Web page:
Law in Popular Culture
Judge Judy is behind a new courtroom TV show, ‘Hot Bench’
Posted Jan 23, 2014 5:09 PM CST
By Martha Neil
The Chicago-based 7th U.S. Circuit Court of Appeals is considered a "hot bench," whose judges don't hesitate to jump in and fire tough questions at lawyers appearing before the court in oral arguments. And that's even more true of the U.S. Supreme Court, said Circuit Judge Frank Easterbrook in a 2004 interview with How Appealing.
Now the nation's television viewers are about to get a chance to watch a similar approach to parties appearing in consumer cases in a new courtroom reality show. And that's due to a trip the ever-popular "Judge Judy" Scheindlin took to Ireland, Variety reports.
For years one of TV's top-earning personalities, the 71-year-old former New York family court judge is spearheading Hot Bench, a new courtroom show expected to premiere on CBS affiliates this fall. It will feature three television judges hearing cases, discussing their views of the law and the facts and ruling from the bench, a traditional method of deciding cases in the United Kingdom.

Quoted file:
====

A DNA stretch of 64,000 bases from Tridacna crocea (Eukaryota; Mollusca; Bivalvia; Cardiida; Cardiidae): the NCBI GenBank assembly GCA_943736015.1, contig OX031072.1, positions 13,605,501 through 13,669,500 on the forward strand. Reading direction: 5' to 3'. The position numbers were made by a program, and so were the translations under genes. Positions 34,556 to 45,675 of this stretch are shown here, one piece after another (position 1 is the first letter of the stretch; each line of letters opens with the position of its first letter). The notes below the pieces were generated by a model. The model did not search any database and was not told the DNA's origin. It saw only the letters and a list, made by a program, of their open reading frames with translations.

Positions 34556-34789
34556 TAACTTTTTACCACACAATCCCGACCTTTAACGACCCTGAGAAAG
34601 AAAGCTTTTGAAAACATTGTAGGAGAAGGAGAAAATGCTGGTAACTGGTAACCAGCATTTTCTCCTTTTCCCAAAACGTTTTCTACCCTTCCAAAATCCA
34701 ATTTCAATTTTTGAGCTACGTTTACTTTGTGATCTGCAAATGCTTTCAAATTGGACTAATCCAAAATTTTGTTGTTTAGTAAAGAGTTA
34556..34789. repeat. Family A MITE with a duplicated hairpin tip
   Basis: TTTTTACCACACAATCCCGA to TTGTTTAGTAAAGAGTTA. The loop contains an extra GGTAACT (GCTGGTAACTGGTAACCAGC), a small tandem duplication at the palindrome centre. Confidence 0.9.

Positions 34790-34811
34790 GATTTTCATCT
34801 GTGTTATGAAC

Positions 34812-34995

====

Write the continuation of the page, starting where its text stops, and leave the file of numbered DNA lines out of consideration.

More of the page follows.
“When my husband Jerry and I were in Ireland recently, we visited the courts and watched a three-judge bench, which I found both fascinating and compelling,” Sheindlin told Variety. “I immediately thought what a terrific and unique idea for a television program that brings the court genre to the next level. We have assembled three individuals with extremely varied backgrounds to serve as the judges. They are smart and talented, with terrific instincts and great chemistry, and are sure to create a ‘hot bench.’"
The three judges on the new program will be practicing attorneys Tanya Acker and Larry Bakman and Judge Patricia DiMango of the Brooklyn, N.Y., Supreme Court (the state's trial court), Entertainment Tonight reports.
"The term 'hot bench' means a panel of judges who [pepper] the lawyers and litigants with questions, who are proactive, who don't just sit there as receptors of questions," Judge Judy told ET. "They want answers, they are active."
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